Sunday, January 29, 2012

Trimming a Rack of Lamb (Video)

There is no reason why chewiness should be part of the meat eating experience.  If you need to serve dental floss with your roast, it might be time to get out that boning knife and do a little trimming.  This video uses a rack of lamb as an example, but the same technique applies to trimming beef tenderloin, pork tenderloin, skirt steak, the back of a duck breast, and even a monkfish tail.

YouTube link: Trimming a Rack of Lamb

Here are some questions I frequently get in class about trimming meat:

Can't you remove the chewy bits while eating?  Why bother to do this before cooking?
If the outside of the roast is trimmed after cooking, the browning will be trimmed off too, and that's the most flavorful part.  When you brown meat, it goes through a chemical change known as Maillard reaction.  During this reaction hundreds of different flavor compounds are created.  I want to make sure that I am browning the meat, and not the silver skin that will be partially chewed, spit out, and left on the side of the plate.  

Aren't you removing the flavor by trimming the fat from the outside of the roast?
The fat cap on the outside of the roast does have good flavor, but unpleasantly chewy texture.  It also tends to cause flare-ups on the grill making your meat burnt and bitter tasting.  On a rack of pork (bone-in pork rib roast), the fat cap is not very chewy, and pork fat tastes outrageously good.  Unless I am grilling, I often leave the fat cap in place, but I am not as fond of lamb fat, so I don't see any benefit to keeping it on.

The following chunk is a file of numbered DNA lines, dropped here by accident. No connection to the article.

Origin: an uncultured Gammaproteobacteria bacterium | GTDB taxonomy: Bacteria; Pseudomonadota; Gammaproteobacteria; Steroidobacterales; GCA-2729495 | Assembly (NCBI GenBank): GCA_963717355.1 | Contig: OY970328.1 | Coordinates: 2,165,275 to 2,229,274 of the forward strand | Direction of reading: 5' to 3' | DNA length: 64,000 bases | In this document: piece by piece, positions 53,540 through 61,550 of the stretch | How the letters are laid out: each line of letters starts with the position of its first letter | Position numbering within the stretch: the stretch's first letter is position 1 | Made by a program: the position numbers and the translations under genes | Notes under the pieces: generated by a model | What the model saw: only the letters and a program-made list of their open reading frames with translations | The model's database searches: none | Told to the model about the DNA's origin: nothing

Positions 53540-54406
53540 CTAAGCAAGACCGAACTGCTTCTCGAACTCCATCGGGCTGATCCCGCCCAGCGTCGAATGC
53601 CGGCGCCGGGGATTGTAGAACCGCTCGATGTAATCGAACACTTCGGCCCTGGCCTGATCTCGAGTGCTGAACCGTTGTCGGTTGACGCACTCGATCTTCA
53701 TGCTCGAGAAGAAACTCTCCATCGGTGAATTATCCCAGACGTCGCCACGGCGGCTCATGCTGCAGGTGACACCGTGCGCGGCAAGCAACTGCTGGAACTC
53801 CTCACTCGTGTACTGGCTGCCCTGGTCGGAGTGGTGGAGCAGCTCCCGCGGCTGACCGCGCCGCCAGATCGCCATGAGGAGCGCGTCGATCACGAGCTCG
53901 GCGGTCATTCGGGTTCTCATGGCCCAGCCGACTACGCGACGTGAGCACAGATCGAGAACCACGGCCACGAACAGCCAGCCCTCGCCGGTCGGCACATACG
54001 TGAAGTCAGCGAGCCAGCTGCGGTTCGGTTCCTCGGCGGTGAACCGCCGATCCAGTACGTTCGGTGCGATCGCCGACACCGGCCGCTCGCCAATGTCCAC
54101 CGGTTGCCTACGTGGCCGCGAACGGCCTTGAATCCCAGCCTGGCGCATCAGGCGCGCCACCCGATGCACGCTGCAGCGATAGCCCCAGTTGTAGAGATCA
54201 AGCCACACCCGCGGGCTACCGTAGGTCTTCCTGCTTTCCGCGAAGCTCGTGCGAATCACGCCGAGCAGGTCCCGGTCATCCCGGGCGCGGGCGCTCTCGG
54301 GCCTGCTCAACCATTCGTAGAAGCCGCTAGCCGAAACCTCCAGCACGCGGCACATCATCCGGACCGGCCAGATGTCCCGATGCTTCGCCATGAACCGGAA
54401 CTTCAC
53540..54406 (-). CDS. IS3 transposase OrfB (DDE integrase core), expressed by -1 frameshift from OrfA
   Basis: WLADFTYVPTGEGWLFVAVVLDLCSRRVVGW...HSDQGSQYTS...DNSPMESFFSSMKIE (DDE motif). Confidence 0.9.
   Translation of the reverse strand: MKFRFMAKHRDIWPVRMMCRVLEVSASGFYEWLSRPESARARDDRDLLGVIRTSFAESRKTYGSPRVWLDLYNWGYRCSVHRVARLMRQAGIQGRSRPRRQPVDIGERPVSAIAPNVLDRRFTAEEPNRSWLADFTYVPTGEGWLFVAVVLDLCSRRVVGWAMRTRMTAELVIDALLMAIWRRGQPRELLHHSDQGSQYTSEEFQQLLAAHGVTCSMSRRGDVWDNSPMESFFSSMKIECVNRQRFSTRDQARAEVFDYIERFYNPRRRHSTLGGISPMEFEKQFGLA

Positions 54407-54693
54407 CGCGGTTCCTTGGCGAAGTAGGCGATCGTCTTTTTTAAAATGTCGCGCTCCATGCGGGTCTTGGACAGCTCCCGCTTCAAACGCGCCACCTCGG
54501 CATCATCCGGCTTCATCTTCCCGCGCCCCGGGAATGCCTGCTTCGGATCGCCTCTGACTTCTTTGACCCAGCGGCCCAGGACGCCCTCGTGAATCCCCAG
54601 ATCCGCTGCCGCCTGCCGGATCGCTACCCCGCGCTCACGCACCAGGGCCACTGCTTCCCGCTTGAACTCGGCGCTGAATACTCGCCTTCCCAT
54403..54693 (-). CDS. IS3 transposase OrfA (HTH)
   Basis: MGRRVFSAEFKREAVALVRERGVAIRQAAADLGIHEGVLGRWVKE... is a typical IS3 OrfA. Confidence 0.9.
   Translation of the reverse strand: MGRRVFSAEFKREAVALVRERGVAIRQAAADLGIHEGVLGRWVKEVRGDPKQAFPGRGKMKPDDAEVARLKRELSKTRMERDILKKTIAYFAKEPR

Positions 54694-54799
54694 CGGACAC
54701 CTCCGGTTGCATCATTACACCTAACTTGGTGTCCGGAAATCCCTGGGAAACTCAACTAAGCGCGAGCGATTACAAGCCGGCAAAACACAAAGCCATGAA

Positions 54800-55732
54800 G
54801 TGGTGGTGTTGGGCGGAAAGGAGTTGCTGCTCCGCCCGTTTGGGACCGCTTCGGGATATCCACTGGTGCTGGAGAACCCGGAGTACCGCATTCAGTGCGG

What do you do with that rack of lamb after trimming?  Slow roast in the oven, finish with a sear, and enjoy!

21 down / 29 more to go


Sally said...

Helen, terrific video. You 'splain it all!! With Valentine's Day just around the corner, it's good to know how to prepare a rack of lamb. You could have a butcher do it, I suppose, but inquiring minds want to know!

Helen said...

Hi Sally,

Yes, some butchers can actually do a decent job. Fresh Pond market in Cambridge comes to mind. They call it "trim to the lolly pop." I wouldn't trust Whole Foods though. Their butchering skills are very variable. Another good reason to learn to do it yourself is if you buy meat at Costco. They have excellent products at unbeatable prices, but you are on your own with trimming.


Anna said...

Wow:-) I don't think I am ready to buy my own rack of lamb quite yet but this was a big eye opener for me. I now know what it looks like. Believe it or not I never knew where those pieces they serve in restaurants came from.

bkida said...

Ah, finally the use of a boning knife! I have often wondered if I needed (rather than just want)one. I don't know how often I'll be trimming a rack but I could see where my standard chef knife would be a bit cumbersome for the process. I always look forward to your videos!

Helen said...

If you don't work with meat much, a boning knife is kind of useless. You can use it to section citrus, but that's about it. For meat it does come in very handy if you hate silver skin as much as I do :)